By Troy MacMillan

October 29, 2018 | Media | The West Australian

De facto delays so de rigueur

Over the coming months, you are going to see a lot of people in collapsed de facto relationships in WA trying to delay the finalisation of their property settlements.

On the flip side, their partners will be pressing to resolve things at a breakneck pace.

Federal Attorney General Christian Porter last week unveiled a change in law to remedy a long-term inequality which currently prevents separated de facto couples in WA from splitting superannuation entitlements when dividing assets.

In property settlements for married couples around the country, super is already included in the pool of available assets and those entitlements can be transferred from one spouse to the other to enable a fair division of the overall family wealth.

This is also the position for de facto couples in all states except WA. Here, because superannuation cannot be transferred between those couples, it is not included in the asset pool.

Where a significant portion of the family wealth is held in super, this has the ability to significantly disadvantage the more financially vulnerable partner.

This disadvantage is particularly common in WA at the moment given the depressed property market where many have little or no equity in their home.

Both the State and Commonwealth Attorney Generals’ have now publicly declared their support for a change in the current federal laws.

This brings to a power struggle between the WA State and Federal Governments’ which has been raging for more than 10 years and has, until recently, prevented the problem being corrected.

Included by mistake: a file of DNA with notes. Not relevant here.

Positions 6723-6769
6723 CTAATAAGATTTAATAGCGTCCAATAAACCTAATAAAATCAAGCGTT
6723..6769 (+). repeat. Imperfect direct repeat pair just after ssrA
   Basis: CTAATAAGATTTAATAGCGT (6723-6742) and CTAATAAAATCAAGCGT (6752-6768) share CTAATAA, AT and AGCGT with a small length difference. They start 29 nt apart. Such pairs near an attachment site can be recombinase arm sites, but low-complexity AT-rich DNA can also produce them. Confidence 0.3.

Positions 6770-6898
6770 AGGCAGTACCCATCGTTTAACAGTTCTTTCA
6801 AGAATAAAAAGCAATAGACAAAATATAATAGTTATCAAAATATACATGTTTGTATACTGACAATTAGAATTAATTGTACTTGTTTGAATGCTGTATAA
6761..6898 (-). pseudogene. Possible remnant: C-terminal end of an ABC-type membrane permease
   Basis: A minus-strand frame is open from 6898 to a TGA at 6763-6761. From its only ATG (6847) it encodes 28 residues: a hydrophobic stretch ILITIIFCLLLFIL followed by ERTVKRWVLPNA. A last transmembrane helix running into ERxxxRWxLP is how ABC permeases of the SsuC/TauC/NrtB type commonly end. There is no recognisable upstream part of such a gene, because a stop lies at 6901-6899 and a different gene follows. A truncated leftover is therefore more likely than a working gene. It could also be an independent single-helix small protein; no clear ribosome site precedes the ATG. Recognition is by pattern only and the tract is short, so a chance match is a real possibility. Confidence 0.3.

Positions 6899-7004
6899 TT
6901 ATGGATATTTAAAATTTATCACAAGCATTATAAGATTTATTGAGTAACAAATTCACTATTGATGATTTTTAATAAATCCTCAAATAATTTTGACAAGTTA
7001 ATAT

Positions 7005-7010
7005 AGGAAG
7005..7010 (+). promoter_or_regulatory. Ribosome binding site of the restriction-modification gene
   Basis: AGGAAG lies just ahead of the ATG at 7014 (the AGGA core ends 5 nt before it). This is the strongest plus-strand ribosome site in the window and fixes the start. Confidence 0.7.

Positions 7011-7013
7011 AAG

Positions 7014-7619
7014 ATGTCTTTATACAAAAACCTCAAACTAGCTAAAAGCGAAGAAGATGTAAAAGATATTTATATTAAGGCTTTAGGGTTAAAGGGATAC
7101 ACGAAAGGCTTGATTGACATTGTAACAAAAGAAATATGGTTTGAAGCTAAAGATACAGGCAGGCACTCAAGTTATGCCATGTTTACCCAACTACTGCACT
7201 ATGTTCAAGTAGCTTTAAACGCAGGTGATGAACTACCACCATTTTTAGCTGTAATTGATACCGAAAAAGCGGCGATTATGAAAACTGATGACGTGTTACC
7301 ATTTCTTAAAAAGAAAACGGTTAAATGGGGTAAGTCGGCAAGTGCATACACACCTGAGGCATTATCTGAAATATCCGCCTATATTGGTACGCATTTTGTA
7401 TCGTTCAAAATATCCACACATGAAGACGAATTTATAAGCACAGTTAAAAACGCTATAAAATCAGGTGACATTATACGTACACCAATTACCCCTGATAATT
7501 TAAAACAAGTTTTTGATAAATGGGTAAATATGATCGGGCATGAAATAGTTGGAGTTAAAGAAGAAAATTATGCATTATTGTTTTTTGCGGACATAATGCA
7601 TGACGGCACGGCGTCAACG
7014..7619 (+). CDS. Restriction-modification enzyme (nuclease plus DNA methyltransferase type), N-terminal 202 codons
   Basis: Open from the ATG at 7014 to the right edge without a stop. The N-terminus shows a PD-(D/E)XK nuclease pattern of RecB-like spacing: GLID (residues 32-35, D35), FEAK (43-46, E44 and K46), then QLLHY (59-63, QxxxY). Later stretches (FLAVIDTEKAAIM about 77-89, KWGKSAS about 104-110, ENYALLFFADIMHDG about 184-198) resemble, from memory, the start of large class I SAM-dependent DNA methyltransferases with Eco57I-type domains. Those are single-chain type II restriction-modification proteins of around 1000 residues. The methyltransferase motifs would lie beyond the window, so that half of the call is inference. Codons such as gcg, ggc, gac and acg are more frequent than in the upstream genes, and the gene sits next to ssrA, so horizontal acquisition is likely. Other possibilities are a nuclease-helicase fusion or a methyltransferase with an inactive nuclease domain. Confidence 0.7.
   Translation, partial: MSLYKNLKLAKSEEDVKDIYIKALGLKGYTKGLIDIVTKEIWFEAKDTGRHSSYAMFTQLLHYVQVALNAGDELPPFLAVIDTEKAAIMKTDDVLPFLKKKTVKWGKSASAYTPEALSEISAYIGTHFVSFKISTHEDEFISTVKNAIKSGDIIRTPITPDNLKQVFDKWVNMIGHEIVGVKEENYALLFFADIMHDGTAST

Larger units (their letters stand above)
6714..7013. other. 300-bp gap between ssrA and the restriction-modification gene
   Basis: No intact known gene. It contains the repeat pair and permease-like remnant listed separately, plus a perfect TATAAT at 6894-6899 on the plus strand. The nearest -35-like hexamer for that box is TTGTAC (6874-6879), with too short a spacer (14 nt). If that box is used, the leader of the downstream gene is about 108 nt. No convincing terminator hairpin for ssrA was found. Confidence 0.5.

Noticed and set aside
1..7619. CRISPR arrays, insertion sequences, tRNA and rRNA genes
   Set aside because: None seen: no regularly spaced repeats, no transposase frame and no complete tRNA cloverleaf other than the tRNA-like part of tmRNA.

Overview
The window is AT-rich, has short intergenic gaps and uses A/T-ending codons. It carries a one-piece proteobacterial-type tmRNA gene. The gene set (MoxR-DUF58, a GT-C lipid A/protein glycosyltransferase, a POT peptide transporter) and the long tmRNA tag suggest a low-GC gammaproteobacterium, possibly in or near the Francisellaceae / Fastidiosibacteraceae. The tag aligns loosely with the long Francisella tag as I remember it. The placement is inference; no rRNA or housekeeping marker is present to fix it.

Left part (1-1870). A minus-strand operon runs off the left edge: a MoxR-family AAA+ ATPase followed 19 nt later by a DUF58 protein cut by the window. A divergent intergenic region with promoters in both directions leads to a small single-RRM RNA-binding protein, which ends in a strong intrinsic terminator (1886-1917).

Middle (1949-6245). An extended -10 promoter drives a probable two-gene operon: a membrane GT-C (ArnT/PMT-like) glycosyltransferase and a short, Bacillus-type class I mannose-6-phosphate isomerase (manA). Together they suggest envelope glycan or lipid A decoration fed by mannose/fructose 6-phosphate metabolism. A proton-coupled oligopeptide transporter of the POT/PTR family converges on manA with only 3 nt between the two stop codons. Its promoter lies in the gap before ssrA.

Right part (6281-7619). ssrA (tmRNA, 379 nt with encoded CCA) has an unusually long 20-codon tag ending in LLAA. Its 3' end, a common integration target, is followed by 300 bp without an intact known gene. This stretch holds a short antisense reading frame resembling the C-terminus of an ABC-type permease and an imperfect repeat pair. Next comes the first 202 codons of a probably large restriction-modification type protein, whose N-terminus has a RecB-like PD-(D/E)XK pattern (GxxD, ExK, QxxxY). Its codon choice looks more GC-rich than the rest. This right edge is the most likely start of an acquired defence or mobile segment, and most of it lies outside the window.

The changes will be a second lot of welcome relief for people on the poorer side of a relationship breakdown.

The legalisation of same sex marriage following last year’s breakthrough plebiscite means thousands of people no longer have no choice but to cop the short end of the super stick in a break-up.

Like any married couple, superannuation is included in the pool of assets to be divided between the same-sex spouses and can be transferred from one spouse to the other.

Like their heterosexual compatriots, same-sex Sandgropers with small super savings stand to lose big time in a de facto relationship carve-up in WA right now.

And all de facto couples will continue to be on the wrong end of the law for at least another year.

The Federal Attorney Christian Porter said he will make the necessary legislative amendments to allow de facto couples in Western Australia to split super in 2019 with a view to the law coming into effect for the start of 2020.

Given the number of people disadvantaged by the current law, it might be the first time litigants in the Family Court of WA are actually happy about the delays.

Words by Troy MacMillan.